"Globalization is the context of economic and academic trends that are part of the reality of the 21st century. Internationalization includes the policies and practices undertaken by academic systems and institutions—and even—individuals—to cope with the global academic environment...Globalization may be unalterable but internationalisation involves many choices" (ALTBACH & KNIGHT, 2007, pp.290-291). 
Their words "and even—individuals" imply that "individuals" somehow are not actors in the drama of the changing nature of higher education and yet it is we, the individual students and academics, who constitute the "deeply embedded values, cultures and traditions" (STENSAKER, FROLICH, GORNITZKA & MAASSEN, 2008, p.2) of higher education, the values, cultures and traditions that are rarely articulated and exposed to critical scrutiny (TRAHAR, 2007; TURNER & ROBSON, 2008). Subjecting events inside and outside of the higher education "classroom" to intense and sustained critical reflection through narrative inquiry can produce "insightful accounts of processes which go beyond the particular story itself" (PRING, 1999, p.6), can contribute much to effective intercultural communication and to the internationalisation of the academic Self (SANDERSON, 2007). Intercultural communication in higher education does not just happen (OTTEN, 2000, 2003). Through narrative inquiry, I have learned to be explicit about diversity in higher education contexts and to acknowledge that we may all experience difficulties and frustrations, encouraging people to learn, through dialogue, about their differences and similarities.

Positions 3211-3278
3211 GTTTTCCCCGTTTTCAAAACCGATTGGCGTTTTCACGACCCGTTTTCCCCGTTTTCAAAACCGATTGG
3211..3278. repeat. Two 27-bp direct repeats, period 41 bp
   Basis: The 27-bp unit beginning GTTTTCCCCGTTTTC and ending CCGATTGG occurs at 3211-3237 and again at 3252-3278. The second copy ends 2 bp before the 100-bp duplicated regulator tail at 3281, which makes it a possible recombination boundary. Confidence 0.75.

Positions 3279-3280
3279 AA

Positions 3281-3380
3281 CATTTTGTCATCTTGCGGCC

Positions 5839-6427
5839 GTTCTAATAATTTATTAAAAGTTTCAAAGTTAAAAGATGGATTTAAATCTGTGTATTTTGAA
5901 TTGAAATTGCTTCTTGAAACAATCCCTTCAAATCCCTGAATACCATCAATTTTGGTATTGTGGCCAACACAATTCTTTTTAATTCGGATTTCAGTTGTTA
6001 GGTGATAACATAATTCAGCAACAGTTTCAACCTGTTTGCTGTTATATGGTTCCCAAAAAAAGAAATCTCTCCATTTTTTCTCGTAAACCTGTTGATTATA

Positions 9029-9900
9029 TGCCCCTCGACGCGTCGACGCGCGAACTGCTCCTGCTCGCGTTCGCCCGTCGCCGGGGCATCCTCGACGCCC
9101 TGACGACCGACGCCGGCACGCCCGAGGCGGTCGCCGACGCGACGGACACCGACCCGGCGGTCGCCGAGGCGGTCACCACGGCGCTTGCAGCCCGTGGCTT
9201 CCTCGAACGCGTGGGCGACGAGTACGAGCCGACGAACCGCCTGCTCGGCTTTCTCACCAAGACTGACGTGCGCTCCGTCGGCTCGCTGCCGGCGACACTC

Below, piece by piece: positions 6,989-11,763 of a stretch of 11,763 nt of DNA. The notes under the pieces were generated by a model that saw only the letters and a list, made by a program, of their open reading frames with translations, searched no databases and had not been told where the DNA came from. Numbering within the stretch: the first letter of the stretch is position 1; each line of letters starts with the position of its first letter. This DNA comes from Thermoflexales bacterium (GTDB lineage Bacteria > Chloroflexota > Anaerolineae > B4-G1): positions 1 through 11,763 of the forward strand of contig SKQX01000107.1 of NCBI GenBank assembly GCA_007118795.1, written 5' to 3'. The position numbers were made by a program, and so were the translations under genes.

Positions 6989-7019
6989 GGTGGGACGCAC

"Voice without control may be worse than silence; voice with control has the capacity to become a less perishable form of power because in essence it allows voice to enter into a more genuinely reciprocal dialogue. Such dialogue could provide a more enduring challenge to the power relations of research, knowledge production and the public sphere. To create the conditions for dialogue therefore implies a research agenda that both revisits research methods and ethics, but also unmasks the inequalities of the global public sphere" (GREADY, 2008, p.147). 
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Sheila TRAHAR (PhD, MSc, Dip Counselling, BA, FHEA) is a senior lecturer at the University of Bristol. Her research interests are cross-cultural communication, learning and teaching in higher education and the methodological complexities of researching across cultures. Dr TRAHAR has recently led a UK Higher Education Academy (HEA) Internationalisation initiative funded study. The study's main aim is to explore perceptions and practices of internationalising the curriculum from a discipline, practitioner and student perspective and to identify the impact of "internationalisation" on learning and teaching across several disciplines. The study emphasises particularly the concept of Internationalisation at Home (IaH). Dr TRAHAR is Director of the Master of Education (MEd) programme taught in Hong Kong at City University and Secretary of the British Association for International and Comparative Education (BAICE).
Graduate School of Education
University of Bristol
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Phone: 00 44 (0) 117 3314400
Trahar, Sheila (2009). Beyond the Story Itself: Narrative Inquiry and Autoethnography in Intercultural Research in Higher Education [41 paragraphs]. Forum Qualitative Sozialforschung / Forum: Qualitative Social Research, 10(1), Art. 30, http://nbn-resolving.de/urn:nbn:de:0114-fqs0901308.